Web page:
Tuesday, January 31, 2006

What the Dickens is Going On Here?

[Sorry for the very long hiatus--week in the Caribbean, busy work, and the desire not to pull in too much traffic when saddled with Venino's evil banner all conspired to suppress my January posting.]

It was the best of times, it was the worst of times, it was the age of wisdom, it was the age of foolishness, it was the epoch of belief, it was the epoch of incredulity . . .

An apt description of my live versus online results as of late. An even more apt description is made possible with the help of an awesome little web-based utility provided without cost: PokerDominator. I was able to massage the data from my own custom database with several hundred records into its format (with a little MS Access work and the very cooperative and accessible PokerDominator administrator) and for the first time really break down my session data across the live/online, hold'em/non-hold'em, tourney/ring spectrums. Here is the big picture from September:

As you can see, the trends are clear (particularly online) and inverse. The relatively smooth line for online is clearly the result of the much higher frequency of play.

My preliminary conclusion is that online play is rigged: September 1, someone kicked the doom switch on me.

Okay, that's not my preliminary conclusion. But what is?

I decided to slice up the data a little more. Was I playing more tourneys online than live (or vice versa)? More non-hold'em online (definitely). Any other explanations that would lead me to action?

Tourney versus ring:

Live, I'm a bigger tourney winner than a cash winner, largely because of my four cashes in the 250+25 my old club used to (and hopefully will again hold). Nevertheless, albeit with a significantly lower hourly rate I have profited in ring games as well notwithstanding one devastating November morning at the Taj--ask the Rooster about it, he knows it well enough to tell it himself--and notwithstanding the low limit Blogger games in Vegas where I heed and I hawed. Online during the period, I pretty much lost in each with the same curve roughly.

Hold 'em versus not hold'em:

One of my favorite things about playing online is the wider variety of games. I enjoy Razz now and then (masochist that I am). Triple draw is a refreshing change of pace. Stud I never liked that much, but occasionally gave it a ride, particularly when sitting with Weak Player, who back last fall made it one of his mainstays. OPL I definitely like and O8 I scored my first ever limit tourney final table with.

But apparently, I'm better at hold'em. Well, no limit hold'em. My losses in the other games (with the exception of O8, explainable with that final table cash in a 50+5), particularly in a two brutal razz sessions, one very brutal triple draw session and one abysmally bad stud 8 session (which I had no business playing at 10-20) outweighed a number of sizable razz wins, small triple draw wins, and water treading at OPL and O8.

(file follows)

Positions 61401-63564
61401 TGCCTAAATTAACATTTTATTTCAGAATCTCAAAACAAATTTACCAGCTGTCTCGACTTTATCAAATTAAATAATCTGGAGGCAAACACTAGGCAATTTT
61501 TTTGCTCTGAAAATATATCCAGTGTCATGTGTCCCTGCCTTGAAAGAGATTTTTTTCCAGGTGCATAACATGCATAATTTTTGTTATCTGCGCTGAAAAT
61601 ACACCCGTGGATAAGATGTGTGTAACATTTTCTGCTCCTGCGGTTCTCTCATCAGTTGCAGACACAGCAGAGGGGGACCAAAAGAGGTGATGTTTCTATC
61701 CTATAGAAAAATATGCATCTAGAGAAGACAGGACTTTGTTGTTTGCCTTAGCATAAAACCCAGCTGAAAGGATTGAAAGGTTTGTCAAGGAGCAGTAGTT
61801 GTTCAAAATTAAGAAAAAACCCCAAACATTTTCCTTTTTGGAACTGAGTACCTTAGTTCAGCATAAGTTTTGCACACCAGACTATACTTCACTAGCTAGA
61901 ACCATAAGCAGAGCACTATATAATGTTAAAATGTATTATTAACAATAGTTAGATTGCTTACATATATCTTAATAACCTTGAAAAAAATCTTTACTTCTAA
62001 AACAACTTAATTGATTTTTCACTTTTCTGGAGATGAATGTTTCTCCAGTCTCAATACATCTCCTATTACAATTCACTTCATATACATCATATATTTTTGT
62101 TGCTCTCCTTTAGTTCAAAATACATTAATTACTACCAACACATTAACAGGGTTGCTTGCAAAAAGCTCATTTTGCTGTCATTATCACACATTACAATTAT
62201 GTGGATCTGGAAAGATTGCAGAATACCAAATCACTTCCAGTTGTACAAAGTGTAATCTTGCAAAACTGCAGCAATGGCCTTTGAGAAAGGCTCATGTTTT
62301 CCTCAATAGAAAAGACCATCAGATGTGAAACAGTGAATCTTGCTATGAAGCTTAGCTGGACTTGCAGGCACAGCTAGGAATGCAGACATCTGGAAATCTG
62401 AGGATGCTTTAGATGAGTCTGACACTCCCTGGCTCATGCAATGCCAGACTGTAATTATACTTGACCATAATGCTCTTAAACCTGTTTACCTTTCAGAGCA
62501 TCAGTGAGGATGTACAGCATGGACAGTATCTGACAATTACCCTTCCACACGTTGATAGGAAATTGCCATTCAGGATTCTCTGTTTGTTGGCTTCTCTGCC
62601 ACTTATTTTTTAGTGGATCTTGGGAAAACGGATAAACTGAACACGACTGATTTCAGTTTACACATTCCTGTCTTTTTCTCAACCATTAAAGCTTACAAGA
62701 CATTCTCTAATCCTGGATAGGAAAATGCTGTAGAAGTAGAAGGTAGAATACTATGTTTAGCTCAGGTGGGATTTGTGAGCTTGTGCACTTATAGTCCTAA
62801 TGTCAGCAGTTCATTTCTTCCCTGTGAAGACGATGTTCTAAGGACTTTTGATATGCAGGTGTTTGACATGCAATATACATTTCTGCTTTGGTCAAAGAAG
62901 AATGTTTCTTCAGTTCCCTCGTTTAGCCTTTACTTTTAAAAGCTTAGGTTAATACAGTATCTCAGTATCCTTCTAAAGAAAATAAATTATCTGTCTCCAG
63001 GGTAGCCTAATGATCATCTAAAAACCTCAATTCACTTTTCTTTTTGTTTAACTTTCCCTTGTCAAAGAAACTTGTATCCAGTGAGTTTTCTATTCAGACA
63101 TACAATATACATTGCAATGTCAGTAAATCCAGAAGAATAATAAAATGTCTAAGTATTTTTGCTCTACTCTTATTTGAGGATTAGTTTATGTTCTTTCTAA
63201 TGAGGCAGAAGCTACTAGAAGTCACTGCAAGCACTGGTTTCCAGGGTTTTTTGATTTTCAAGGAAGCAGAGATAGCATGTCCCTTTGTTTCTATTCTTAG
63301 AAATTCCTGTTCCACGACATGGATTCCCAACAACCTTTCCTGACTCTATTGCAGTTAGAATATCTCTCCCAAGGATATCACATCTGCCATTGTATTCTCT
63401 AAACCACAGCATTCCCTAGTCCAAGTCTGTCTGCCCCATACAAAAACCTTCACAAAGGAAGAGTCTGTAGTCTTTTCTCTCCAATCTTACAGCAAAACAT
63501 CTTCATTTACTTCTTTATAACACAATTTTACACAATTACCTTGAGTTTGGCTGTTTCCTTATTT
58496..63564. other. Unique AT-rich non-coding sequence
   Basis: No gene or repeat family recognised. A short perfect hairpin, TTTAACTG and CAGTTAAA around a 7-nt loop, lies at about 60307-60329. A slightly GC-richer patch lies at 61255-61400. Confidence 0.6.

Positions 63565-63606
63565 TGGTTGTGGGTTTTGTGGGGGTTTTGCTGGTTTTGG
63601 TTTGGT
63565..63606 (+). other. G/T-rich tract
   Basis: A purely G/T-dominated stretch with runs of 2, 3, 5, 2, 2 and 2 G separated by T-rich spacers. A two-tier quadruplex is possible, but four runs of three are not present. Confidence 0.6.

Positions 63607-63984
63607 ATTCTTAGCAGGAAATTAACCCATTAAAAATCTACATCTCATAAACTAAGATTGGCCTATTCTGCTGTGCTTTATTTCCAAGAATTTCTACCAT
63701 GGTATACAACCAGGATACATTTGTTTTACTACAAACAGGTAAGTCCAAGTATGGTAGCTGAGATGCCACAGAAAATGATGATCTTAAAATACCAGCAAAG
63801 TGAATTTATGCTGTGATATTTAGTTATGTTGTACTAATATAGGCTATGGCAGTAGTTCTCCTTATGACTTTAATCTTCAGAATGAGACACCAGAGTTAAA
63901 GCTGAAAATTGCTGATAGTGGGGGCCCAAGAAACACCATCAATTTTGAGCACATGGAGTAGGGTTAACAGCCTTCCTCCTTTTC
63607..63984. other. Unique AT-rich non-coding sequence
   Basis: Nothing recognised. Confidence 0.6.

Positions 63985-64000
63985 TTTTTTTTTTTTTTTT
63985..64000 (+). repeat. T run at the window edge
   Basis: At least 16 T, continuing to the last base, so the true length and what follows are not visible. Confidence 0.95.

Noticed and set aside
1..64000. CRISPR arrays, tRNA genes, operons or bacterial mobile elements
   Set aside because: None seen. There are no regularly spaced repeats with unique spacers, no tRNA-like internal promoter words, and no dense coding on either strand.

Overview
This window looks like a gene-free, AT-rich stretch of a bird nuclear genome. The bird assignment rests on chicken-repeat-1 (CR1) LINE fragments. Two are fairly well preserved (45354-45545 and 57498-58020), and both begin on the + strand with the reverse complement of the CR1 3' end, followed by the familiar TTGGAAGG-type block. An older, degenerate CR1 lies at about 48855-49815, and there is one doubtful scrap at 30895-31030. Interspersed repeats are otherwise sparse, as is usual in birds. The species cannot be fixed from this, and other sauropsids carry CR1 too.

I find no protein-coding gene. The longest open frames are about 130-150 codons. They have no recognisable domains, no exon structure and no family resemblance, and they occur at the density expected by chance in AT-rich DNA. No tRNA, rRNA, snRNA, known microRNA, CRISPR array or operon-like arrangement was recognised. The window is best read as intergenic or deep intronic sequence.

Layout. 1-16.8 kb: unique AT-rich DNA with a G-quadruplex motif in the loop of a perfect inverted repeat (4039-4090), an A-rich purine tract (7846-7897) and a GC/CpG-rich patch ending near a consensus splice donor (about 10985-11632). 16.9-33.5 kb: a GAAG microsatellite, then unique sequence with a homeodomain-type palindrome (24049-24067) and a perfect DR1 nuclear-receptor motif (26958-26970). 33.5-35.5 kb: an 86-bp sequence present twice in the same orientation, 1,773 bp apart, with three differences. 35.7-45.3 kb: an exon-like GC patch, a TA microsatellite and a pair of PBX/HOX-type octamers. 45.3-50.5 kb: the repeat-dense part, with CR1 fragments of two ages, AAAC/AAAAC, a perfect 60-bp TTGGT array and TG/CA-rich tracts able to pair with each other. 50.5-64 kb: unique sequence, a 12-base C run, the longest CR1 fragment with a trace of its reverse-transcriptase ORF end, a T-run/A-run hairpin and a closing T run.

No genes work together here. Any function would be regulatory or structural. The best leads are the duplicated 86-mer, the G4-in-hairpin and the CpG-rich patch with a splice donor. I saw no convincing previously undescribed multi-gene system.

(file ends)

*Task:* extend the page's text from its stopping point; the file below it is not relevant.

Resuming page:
Still, my online hold'em and my live hold'em don't seem well correlated, if less inversely so than other games.

Large stakes versus small stakes

Here is where I found the most interesting results, and I had not really noticed them so I'm glad I've gone through the exercise. In general, big tourney versus small tourney buy-in, I've done substantially better live in (relatively) big buy-in rather than small, where I've basically broken even. Online, I've done roughly equally poorly.

However, my online ring game results diverge radically in low stakes (relatively defined by me as less that 1-2 200 buy-in) versus 1-2 and 2-4 (I've avoided taking shots online at bigger games). In live ring games, I've had no opportunity to play less than 1-2, though the max buy-in at that level has varied from as low as 100 (IP, Turning Stone and Windsor with the Bracelet, the last Canadian!) to as high as no max (my old club, with average buy-ins however only around 3-500). Generally, I have played mostly 1-2 500 max or thereabouts in NY clubs, or 2-5 500 max in various casino card rooms. Interestingly, albeit without sufficient sample size online in the period, my "big" stakes online play results have roughly followed my general live ring play results, i.e., generally profitable.


1) I need to improve my non-hold'em play in those games I really want to keep playing (Razz, Triple Draw and the Omahas). I need to stop playing entirely those that I don't particularly enjoy nor do well at, i.e., stud and stud 8 (I realize this conclusion is not particularly profound).

2) I need adjust examine my low stakes online low stakes NL and general tournament play. There are two dimensions I see here.

First, in both tourneys and ring games, my aggressive style may be overly so. My style, which isn't all about bluffing but certainly depends upon a certain level of fold equity in many of its elements, is much less effective where people don't fold as often. This clearly applies to low stakes on line ring and tourney, but I think also to a lesser degree to bigger buy-in tourneys. People just call where they wouldn't live--either because lack of shame, stupidity, too much experience in being bluffed at or simply the ability to buy into another tourney if you bust out. I need to adjust my style accordingly. I always think I am doing just that, but a certain point, the results are starting to persuade me that it may not be simple variance.

Second, in low stakes games, I need to play as focused as I do in high level games, or I need to stop playing them, or I need to accept steady losses as "entertainment value". Realistically, since I have never been good at enjoying a game if I'm losing at it, it's got to be be one or two.